Chapter 12. Publications, Forms, & Records
14 CFR Part 121 — Operating Requirements: Domestic, Flag, and Supplemental Operations
Part 121 establishes the operational rules for air carriers flying for compensation or hire. A domestic operation is any scheduled operation (within the 48 contiguous states, the District of Columbia, or any territory or possession) being conducted with either a turbo-jet aircraft, an airplane having 10 or more passenger seats, or a payload capacity greater than 7,500 pounds.
A “flag" operation means any scheduled operation (operating in Alaska or Hawaii to any point outside of those states, or to any territory or possession of the United States, or from any point outside the United States to any point outside the United States) being conducted with either a turbo-jet aircraft, an airplane having 10 or more passenger seats, or a payload capacity greater than 7,500 pounds.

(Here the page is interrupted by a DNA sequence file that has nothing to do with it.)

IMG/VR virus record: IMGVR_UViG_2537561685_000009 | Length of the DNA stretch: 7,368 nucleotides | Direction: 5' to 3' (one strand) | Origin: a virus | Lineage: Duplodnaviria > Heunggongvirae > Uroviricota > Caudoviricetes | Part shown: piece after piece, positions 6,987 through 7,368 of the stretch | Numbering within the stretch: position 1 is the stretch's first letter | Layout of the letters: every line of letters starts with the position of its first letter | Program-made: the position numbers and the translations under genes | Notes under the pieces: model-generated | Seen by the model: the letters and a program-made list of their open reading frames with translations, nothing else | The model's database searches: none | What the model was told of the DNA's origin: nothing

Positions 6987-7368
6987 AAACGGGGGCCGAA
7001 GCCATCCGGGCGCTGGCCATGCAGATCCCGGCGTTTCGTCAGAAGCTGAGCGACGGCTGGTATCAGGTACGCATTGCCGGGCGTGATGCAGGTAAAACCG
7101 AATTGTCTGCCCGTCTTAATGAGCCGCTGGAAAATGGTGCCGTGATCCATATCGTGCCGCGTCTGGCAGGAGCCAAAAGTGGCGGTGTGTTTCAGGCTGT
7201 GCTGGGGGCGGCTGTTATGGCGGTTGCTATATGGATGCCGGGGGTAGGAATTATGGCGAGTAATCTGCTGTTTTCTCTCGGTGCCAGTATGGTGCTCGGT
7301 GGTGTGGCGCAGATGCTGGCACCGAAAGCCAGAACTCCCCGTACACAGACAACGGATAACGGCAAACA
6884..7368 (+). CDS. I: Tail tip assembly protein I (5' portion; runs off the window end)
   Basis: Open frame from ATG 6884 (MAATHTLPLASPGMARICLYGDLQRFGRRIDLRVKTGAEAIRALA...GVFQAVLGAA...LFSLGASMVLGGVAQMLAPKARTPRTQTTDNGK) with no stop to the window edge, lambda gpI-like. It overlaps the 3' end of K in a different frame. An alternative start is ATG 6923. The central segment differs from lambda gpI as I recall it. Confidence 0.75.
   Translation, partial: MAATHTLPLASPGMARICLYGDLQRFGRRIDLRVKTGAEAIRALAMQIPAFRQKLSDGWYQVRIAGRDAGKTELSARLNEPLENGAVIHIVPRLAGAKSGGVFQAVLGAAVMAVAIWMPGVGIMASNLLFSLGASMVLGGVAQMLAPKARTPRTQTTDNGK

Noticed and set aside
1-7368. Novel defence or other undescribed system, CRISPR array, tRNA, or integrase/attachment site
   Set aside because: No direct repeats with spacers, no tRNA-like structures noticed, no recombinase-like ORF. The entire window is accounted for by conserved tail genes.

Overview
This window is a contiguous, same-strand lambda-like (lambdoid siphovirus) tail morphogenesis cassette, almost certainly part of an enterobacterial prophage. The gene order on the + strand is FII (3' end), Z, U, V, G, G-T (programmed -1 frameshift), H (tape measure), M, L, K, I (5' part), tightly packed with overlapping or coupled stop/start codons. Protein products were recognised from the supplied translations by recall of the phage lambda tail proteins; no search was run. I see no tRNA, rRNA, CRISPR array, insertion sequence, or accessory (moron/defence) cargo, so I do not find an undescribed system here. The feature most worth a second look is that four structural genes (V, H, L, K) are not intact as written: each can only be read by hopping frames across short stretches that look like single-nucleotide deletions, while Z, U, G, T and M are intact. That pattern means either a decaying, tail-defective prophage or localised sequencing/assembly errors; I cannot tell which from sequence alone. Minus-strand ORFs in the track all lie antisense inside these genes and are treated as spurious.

“Supplemental" operation means any common carriage operation conducted with airplanes having more than 30 passenger seats (if less than 30, the airplane must also be listed on the operations specifications of domestic and flag carriers), with a payload capacity of more than 7,500 pounds.
Part 121 operators are required by part 119 to have the following personnel:
There are 23 subparts and 15 appendices in this regulation; however, only two subparts (J and L) are of concern for the mechanic. Subpart J — Maintenance, Preventive Maintenance, and Alterations, identifies Special Airworthiness Requirements, which deals with many of the mechanical aspects of a passenger or cargo aircraft. Subpart L — Maintenance, Preventive Maintenance, and Alterations, requires that a part 121 operator must have an operational manual which contains the following information:
There is also a section (§121.368) added in 2002 that establishes the requirement for conducting inspections on aging aircraft. Additional §121.370 lists various transport category commercial aircraft that require FAA-ACO approval to operate beyond a specified number of flights. Both of these regulations came about following FAA and NTSB review of various commercial airline accidents.
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